Andes’ optical telescope snaps rare double-lobe nebula

A mere 1,200 light years away from Earth sits a pair of cosmic circles, the remains of an ancient death.

The nebula IC2220 – or the Toby Jug Nebula – has been snapped by the Gemini South telescope, an 8.1 metre optical and infrared telescope in the Chilean Andes, which makes up one half of the International Gemini Observatory.

The image highlights the red giant star HR3126 at the core and the surrounding double looped structure of dust and gas. It’s called the Toby Jug Nebula because it resembles (slightly) a style of old English jug in the shape of a person with a tricorn hat.

The nebula is quite rare cosmologically, as the end-of-life phase of a red giant is brief, and structures like the loops rarely form around them.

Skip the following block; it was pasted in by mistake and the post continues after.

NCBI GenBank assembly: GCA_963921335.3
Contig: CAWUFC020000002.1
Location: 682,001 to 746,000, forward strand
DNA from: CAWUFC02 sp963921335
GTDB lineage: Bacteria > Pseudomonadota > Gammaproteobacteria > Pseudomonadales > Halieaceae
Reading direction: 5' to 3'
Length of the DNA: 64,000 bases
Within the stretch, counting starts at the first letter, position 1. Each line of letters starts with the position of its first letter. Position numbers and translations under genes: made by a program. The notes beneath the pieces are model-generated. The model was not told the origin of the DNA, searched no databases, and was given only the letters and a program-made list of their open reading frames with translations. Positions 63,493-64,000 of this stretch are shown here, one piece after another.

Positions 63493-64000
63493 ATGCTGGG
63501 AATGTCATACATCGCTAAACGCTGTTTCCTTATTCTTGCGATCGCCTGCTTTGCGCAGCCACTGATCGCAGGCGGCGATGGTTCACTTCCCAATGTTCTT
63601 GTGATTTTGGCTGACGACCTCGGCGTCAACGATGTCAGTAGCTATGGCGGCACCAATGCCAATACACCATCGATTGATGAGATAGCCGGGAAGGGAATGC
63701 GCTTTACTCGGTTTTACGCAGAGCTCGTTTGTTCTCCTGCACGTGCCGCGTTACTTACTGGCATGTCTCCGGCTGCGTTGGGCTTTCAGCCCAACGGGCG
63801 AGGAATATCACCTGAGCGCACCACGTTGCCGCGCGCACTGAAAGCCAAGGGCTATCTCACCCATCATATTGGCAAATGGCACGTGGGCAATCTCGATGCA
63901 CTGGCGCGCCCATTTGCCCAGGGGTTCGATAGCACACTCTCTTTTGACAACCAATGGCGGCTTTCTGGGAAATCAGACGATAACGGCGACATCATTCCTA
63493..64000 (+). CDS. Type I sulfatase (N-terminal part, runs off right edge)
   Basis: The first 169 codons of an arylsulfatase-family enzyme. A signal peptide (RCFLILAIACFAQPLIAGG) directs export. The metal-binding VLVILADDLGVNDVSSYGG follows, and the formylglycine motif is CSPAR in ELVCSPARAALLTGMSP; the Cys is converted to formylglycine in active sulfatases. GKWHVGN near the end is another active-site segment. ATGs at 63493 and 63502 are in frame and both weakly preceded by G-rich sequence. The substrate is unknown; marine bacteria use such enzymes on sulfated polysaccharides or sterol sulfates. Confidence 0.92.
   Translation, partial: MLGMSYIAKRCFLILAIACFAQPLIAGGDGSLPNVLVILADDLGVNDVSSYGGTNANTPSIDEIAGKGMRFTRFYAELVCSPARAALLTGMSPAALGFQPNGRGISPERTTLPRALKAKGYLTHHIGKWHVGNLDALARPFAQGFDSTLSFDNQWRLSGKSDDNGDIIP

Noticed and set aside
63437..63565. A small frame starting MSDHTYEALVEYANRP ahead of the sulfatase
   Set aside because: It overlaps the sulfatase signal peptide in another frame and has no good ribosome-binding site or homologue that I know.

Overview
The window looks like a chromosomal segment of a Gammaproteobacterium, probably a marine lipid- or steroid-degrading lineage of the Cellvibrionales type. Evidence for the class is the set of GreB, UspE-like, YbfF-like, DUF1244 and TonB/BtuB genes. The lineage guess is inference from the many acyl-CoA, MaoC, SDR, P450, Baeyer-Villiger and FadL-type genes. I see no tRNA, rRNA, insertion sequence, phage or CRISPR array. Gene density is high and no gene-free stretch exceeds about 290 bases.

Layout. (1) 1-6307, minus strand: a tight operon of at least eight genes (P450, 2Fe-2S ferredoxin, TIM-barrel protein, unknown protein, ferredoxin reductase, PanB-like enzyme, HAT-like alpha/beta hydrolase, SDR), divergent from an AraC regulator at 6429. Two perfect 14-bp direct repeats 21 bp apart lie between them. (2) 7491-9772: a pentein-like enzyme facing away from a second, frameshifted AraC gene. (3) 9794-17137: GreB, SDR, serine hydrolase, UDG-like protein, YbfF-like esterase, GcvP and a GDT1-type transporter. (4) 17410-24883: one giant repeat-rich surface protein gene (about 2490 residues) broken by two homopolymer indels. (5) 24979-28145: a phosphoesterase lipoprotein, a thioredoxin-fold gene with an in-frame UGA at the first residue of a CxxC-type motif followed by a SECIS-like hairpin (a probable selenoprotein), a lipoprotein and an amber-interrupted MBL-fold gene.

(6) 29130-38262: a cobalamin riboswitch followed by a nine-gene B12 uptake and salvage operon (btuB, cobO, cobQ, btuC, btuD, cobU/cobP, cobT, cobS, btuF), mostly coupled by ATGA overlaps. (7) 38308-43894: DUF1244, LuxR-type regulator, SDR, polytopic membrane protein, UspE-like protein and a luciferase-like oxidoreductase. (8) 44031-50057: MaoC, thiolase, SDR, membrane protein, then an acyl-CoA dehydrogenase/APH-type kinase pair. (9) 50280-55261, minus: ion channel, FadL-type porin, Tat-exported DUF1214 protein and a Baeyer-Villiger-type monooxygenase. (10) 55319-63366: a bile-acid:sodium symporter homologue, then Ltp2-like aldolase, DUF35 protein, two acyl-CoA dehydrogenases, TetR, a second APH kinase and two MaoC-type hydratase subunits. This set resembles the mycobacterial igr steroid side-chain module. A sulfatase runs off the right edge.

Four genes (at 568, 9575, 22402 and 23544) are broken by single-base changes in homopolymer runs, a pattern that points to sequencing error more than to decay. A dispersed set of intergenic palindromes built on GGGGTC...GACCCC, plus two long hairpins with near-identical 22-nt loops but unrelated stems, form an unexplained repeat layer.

Red giants are formed once a star – like our sun – runs out of hydrogen.  The star’s core contracts, while the atmosphere becomes much larger. This atmospheric expansion of HR3126 also meant that the outer layers of the star shed, forming the gas and dust loops.

The red dwarf is significantly younger than our Sun – only 50 million years compared to the Sun’s 4.6 billion – and being smaller it burnt through all it’s hydrogen much faster. It’s estimated the Sun will be exhausted in about 5 billion years

Although we have this new image, we still don’t know everything about nebula IC2220. It was originally thought that the two lobed structure was formed by HR3126 and a companion. However, while no binary star was found, there was a compact disc of material. This could be the remains of the companion, producing the looping layers.

You can see a full-sized image here.

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